“We as an industry have not found a solution to measuring kids and mobile devices, and the last time I checked, they do a lot of that,” Disney Channels Worldwide senior VP, consumer insights and programming strategy Jane Gould said. “There’s a huge gap, and we do a lot of filling on our end, but it is through more traditional techniques which help us understand what the gap might be, but in no way comes close to filling that measurement gap.”

Best as Gould can tell, kids age 6 to 11 are watching five hours and 27 minutes per week of Disney Channel TV content, a number that has held fairly steady for 10 years. That illustrates kids aren’t rejecting Mickey Mouse, animation and other forms of traditional programming for children, she said.

“If you go back even just 10 years, they didn’t have as many choices and now that they do, they’re making room for all these different kinds of content,” she said. “I have not seen them reject a particular format as a result. It’s just that they are watching more things more often.”

Cord-Cutting, but Still Watching

Back in the old days, family content was one reason to subscribe to cable, giving parents a hand watching the kids. But these days, cable is seen as expensive and families are cutting the cord and finding things to watch via broadband.

One thing they’re watching is YouTube, which is odd because YouTube notes that, according to its terms of service, its users are supposed to be 13 and older. That would be news to my 12-year-old daughter, a devoted YouTube viewer for several years.

The YouTube Kids App for kids younger than 13 was created in 2015. It’s available in 43 million countries and claims more than 14 million weekly active viewers and more than 70 billion video views since its launch.

A Pew Research survey in November found that 81% of parents turn to YouTube for kids’ content. But the survey also found problems with programming available on the platform: 64% of respondents said what they found there was false or untrue and 60% said some videos depicted “dangerous or troubling” behavior.

“Protecting kids and families has always been a top priority for us,” a YouTube spokesman said in response to the study. “Because YouTube is not for children, we’ve invested significantly in the creation of the YouTube Kids app to offer an alternative specifically designed for children, as the Pew report mentions. We’re always looking to improve to give families more information about how to stay safe online and to make our products safer.”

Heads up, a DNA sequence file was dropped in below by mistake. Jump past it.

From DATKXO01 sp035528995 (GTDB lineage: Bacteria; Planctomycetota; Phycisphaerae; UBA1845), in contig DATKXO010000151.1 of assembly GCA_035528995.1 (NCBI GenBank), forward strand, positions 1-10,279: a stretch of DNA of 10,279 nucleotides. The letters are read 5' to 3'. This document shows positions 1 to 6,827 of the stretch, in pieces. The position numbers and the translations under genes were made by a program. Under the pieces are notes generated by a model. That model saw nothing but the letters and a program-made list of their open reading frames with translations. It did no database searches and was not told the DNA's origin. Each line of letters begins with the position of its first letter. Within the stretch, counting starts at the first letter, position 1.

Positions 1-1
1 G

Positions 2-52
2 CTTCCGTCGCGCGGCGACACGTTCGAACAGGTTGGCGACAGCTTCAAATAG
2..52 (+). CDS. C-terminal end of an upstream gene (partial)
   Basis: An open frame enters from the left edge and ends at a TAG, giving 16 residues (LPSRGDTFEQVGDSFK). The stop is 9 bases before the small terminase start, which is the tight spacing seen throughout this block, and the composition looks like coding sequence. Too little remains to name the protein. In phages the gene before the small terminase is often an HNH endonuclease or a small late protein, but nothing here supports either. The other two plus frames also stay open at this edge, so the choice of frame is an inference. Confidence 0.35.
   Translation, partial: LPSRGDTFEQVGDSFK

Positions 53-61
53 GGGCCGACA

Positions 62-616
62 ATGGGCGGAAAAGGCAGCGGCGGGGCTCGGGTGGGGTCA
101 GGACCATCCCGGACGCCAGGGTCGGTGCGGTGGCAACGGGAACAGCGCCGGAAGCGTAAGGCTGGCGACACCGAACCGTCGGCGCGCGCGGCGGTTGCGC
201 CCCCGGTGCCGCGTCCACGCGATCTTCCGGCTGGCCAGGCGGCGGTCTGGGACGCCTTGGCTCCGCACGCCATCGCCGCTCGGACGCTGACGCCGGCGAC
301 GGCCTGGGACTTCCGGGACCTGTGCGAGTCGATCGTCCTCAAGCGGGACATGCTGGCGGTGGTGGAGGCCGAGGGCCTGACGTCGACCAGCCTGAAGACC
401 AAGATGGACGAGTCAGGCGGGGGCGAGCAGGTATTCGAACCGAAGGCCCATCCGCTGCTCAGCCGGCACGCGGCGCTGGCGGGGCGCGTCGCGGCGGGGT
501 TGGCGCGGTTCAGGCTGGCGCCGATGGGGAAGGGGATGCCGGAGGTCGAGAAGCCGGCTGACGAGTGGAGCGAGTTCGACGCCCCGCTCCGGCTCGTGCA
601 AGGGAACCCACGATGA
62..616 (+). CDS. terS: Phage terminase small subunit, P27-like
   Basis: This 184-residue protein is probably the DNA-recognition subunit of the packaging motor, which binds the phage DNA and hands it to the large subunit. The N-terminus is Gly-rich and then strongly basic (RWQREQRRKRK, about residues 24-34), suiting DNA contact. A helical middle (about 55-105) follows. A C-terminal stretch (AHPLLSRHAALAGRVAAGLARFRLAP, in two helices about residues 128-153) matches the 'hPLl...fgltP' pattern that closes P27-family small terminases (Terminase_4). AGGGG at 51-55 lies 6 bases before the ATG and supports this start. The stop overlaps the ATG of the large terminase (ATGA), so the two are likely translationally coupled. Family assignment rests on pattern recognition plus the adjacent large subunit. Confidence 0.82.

Before uploaded content becomes available on YouTube Kids, it must pass muster via review by machine learning systems and algorithms, YouTube said. When a video in the app is flagged as a potential problem, people specially trained for YouTube Kids are available to step in and review it on a 24-hour basis.

YouTube also said it offers controls so parents can pick the videos their kids see and limit the amount of time they can spend watching the app. Parents can also pay a premium for an ad-free version.

Competitors Stream In

Other streaming sources are gearing up to offer more competition for kids cable networks.

Netflix, which has borrowed billions of dollars to create original programming, in November announced a slate of animated feature films and original series for kids and families.

Netflix, which is stingy with its data, claims nearly 60% of its subscribers stream kids and family content each month.

“I think we all know about a game called Fortnite,” Disney’s Gould added. “This summer, the impact of Fortnite was real and loud, and it will be interesting.”

Disney itself next year will launch its own streaming service, Disney+, featuring family and kids’ content.

So what are cable networks supposed to do? By and large, they espouse a philosophy that they must take their brands and content wherever this new generation of kids are going.

They are making digital videos, putting content on social networks and creating games. So far, though, they haven’t replaced the traditional pay TV dollars that have been melting away.

The networks aren’t seeing much in noncable TV revenues, Kagan senior analyst Derek Baine said. Streaming has not been growing kids networks’ commercial ratings, and after the three-day window, there is some revenue, but it is generally less than 5% of linear, he said.